Scrolling back in time to 1926, House of Creed was flourishing in Paris at No. 4 Rue Royale in Paris, the fashionable destination for the city’s best dressed women. Next door was the Molyneux, a stylish salon run by British designer and artist, Edward Henry Molyneux. On the other side was the Art Deco inspired fashion house Yteb, founded by Betty Buzzard. It was Henry Creed who brought the House to this exciting point in the company’s history and his two sons, Charles and James decided to become more involved in the family business. James embarked on a latter-day Grand Tour, taking in the Far East and Japan.
Charles however went to Vienna to undertake the first of two tailoring apprenticeships. The second was to be at Linton Tweeds in Cumbria, England, a company with an international reputation for its fabrics and industrial innovations.
The founder, William Linton was a great friend of a certain Edward Henry Molyneux, the couturier neighbour of Henry Creed in Paris who introduced Linton to Coco Chanel resulting in a long-lasting business partnership between Chanel and Linton, with Chanel ensuring tweed was an essential part of the Chanel DNA.
It was in this dynamic environment that Charles learned and honed techniques that he would bring back with him to Creed and together with his brother James successfully develop highly couture side of The House of Creed. In 1942 Charles became a member of the Incorporated Society of London Fashion Designers.
Linton Tweeds celebrated its centenary in 2012, which is quite an achievement in the fickle world of fashion, developing its reputation and partnerships across the globe, in China, Korea, Japan and Milan. With busy ateliers in both Paris and London, the Creed family was at the heart of the European couture scene, taking the finest tweeds available from the weaving mills in the countryside to London, Paris, New York and beyond where the fabrics were worn and admired by Creed’s socially prominent clientele.
This ethos regarding the use and promotion of premium materials has been carried through to modern times by the Creed family in the sourcing of the finest ingredients for their perfumes from the juiciest bergamot from Calabria to the sweetest smelling roses from Bulgaria. Linton Tweed Mill still uses the finest tweed for its fashion clientele, and it is the heritage of this rich atmospheric fabric that Olivier Creed often muses upon when he thinks of Green Irish Tweed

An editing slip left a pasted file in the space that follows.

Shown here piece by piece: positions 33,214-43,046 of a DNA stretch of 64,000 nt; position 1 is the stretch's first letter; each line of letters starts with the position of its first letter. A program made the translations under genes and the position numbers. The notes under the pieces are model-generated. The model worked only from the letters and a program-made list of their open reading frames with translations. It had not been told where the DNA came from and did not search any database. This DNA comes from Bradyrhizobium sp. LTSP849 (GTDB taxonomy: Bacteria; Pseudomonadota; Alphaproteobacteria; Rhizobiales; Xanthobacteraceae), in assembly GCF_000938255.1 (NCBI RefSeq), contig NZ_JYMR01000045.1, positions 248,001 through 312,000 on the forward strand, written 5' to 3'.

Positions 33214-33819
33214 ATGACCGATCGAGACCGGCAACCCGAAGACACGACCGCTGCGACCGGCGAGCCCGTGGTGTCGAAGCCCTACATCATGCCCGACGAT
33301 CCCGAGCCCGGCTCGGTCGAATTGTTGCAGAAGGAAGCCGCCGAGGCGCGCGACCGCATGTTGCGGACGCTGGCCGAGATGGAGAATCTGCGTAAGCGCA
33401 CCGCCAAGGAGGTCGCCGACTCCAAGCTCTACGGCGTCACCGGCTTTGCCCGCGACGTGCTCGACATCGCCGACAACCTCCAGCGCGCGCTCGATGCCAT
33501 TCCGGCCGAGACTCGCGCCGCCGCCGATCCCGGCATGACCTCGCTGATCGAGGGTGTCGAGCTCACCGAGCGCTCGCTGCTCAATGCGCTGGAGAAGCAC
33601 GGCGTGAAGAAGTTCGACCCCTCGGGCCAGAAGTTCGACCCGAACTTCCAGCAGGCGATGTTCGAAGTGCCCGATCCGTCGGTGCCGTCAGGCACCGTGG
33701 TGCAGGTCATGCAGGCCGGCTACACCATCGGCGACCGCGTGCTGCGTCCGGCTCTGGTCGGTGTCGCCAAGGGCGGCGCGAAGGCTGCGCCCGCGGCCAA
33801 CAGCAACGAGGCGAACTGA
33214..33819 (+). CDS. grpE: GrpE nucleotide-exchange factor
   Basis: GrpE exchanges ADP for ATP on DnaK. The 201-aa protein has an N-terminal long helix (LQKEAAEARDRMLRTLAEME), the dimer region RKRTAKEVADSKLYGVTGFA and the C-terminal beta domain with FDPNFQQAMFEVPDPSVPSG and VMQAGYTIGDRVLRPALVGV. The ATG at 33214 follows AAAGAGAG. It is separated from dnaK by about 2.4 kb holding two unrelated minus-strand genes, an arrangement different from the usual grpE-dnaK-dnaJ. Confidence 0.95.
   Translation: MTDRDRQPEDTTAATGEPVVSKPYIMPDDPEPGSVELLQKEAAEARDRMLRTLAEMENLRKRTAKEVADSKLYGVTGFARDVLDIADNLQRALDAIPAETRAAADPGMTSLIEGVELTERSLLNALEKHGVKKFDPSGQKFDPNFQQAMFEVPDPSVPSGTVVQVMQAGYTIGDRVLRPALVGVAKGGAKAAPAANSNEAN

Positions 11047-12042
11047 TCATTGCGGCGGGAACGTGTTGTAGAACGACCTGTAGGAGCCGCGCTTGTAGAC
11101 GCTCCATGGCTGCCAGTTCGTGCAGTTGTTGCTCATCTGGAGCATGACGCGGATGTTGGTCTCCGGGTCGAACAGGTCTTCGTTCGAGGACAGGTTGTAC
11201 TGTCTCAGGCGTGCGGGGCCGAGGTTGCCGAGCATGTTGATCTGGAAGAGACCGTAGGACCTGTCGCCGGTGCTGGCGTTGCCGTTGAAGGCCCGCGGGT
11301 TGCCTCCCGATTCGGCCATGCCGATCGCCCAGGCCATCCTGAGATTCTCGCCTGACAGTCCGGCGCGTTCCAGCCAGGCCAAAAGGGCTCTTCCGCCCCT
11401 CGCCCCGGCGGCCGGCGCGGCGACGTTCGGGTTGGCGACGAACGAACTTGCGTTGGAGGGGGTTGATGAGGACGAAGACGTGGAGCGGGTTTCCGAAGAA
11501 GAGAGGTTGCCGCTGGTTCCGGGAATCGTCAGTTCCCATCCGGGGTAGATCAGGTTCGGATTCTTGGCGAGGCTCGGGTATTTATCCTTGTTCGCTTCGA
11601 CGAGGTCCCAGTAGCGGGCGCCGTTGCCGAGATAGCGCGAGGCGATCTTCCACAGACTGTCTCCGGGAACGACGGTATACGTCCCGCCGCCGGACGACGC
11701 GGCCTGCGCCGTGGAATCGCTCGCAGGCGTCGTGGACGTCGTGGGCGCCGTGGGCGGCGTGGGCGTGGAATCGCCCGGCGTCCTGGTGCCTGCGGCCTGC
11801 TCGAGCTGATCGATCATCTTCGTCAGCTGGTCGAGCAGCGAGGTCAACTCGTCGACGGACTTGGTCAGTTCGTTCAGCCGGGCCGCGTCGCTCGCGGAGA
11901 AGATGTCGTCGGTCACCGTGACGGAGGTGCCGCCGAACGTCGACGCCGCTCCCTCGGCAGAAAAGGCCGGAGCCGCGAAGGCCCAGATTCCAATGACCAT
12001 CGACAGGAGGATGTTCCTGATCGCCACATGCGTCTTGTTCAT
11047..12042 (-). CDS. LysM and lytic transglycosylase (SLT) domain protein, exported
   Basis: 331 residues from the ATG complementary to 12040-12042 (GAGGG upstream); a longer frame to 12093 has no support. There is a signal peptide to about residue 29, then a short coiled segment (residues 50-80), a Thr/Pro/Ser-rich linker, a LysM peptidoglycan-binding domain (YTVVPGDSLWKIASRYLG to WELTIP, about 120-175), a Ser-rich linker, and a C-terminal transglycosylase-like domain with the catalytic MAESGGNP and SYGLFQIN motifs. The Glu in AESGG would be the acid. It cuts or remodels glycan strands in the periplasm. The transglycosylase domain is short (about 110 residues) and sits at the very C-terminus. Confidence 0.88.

The House of Creed is delighted to continue their long standing relationship with Linton Tweeds for the latest Green Irish Tweed campaign.
One of the most intriguing aspects of perfume making at Creed is the use of the word Millésime, a French wine term that translates as ‘great vintage’ and used uniquely by Creed to describe the sensation of shimmering shades of character difference between batches of the same perfume. The formula will always be 100% the same, but the natural materials used may have nuances of variation due to sunshine, temperatures and rainfall. Over the years that Creed have been creating extraordinary perfumes using high quality natural oils from all the world it has become apparent that certain materials such as Indian tuberose, Haitian vetiver Calabrian bergamot, Provencal lavender, Egyptian jasmine, Bulgarian rose and Sri Lankan sandalwood for example are touched with magic. They have the right essence of terroir to become blended into a Creed perfume.
This is the beautiful mystery of perfume osmosis, the mingling of oils and alcohol that macerate like many a fine vintage wine until the captivating Creed scents are ready to enchant the senses.
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